Bargains for Under $25 HP Envy 34 All-in-One PC Review Best Fitbits T-Mobile Data Breach Settlement ExpressVPN Review Best Buy Anniversary Sale Healthy Meal Delivery Orville 'Out Star Treks' Star Trek
Want CNET to notify you of price drops and the latest stories?
No, thank you

THE DAY AHEAD: DoubleClick&#039s FTC flap pits privacy vs. profit

DoubleClick thought it had it all figured out. Take its Internet user data, buy direct marketer Abacus Direct, which has actual names and addresses, and put it all together to make lots of money.

DoubleClick's (Nasdaq: DCLK) plan sounded good -- not to mention potentially profitable -- until the regulators and the privacy backlash appeared.

Privacy vs. profit: Which one will win?

The company this week confirmed the Federal Trade Commission is conducting an informal probe into whether the company engaged in unfair or deceptive practices in collecting and maintaining data on consumers. To no one's surprise, DoubleClick shares took a 15 percent hit on Thursday (chart).

Here's what DoubleClick's utopian direct marketing world looks like: With the combination of DoubleClick's assets, the company could target users by name, address and Net preference. Web ads could look like this, "Larry Dignan I understand you're looking for a mortgage and you just put a bid on a house at this address. We thought you'd like the following rates."

Sure it's a bit creepy, but that's both the promise and pitfall of the Web. Consumers want everything for free, but scream when they find out they are being profiled. Investors should closely watch the privacy flap because if regulators crack down hard on DoubleClick, no Net company will ever make a buck.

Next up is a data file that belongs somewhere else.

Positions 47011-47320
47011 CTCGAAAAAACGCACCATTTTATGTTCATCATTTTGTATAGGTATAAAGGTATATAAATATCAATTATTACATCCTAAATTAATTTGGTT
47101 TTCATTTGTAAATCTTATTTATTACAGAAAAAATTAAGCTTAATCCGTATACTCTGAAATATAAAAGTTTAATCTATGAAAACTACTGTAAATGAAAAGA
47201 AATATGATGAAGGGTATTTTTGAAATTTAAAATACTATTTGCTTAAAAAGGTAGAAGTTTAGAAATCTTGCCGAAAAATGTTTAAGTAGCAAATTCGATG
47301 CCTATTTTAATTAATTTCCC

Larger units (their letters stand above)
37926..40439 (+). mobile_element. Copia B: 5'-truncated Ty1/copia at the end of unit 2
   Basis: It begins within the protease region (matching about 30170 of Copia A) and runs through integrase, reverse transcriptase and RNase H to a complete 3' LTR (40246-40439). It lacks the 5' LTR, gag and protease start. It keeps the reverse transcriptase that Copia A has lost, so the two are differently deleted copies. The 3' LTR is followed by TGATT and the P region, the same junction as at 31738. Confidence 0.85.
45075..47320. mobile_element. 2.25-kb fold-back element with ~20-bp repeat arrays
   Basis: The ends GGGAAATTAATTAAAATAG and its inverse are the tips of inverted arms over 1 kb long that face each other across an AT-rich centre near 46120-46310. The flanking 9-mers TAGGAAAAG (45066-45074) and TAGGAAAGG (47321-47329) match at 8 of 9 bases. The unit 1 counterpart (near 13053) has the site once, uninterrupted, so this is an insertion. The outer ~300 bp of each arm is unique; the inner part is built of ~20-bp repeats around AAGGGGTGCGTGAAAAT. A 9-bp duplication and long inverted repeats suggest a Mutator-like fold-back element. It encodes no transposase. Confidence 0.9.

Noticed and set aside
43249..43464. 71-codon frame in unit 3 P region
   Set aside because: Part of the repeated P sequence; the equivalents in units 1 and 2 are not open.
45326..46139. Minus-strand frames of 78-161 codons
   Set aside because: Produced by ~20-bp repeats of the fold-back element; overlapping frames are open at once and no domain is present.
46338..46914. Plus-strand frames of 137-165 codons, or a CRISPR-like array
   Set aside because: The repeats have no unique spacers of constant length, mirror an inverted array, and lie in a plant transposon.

"Everybody on the Net has some right to privacy," said Jeff Goverman, an analyst with Pacific Crest Securities. "But let's get real. The reason why there's free content is because there is a quid pro quo. Every newspaper and magazine sells lists."

Wall Street analysts said they thought the FTC probe wouldn't hurt DoubleClick. But some did entertain us with a worst case scenario -- new privacy laws. If DoubleClick is not allowed to track your every move maybe that makes the direct advertising model championed by Yahoo! Inc. (Nasdaq: YHOO) and others less effective. There goes the profit hopes folks.

"DoubleClick is only one of the many companies that could be affected by changes in the law," said Lowell Singer, an analyst with Robertson Stephens, in a research note.

On another level, the FTC DoubleClick probe could also cast a pall over marketing companies such as 24/7 Media (Nasdaq: TFSM), Engage Technologies (Nasdaq: ENGA) and Matchlogic, which is owned by Excite@Home (Nasdaq: ATHM). And on a purely financial level, DoubleClick may have wasted millions of its common stock to buy Abacus so it could connect the names and addresses with the anonymous Net profiles.

Now the big question is where do DoubleClick shares go from here. We've seen these government/corporate jousts before and investors typically hit the snooze bar. Microsoft Corp. (Nasdaq: MSFT) and the department of justice are still fighting even though the whole Net landscape has changed. The government raised concerns about Network Solutions (Nasdaq: NSOL) about domain registration and resolved the situation by giving the company a cushy deal that ensures it will remain a cash cow.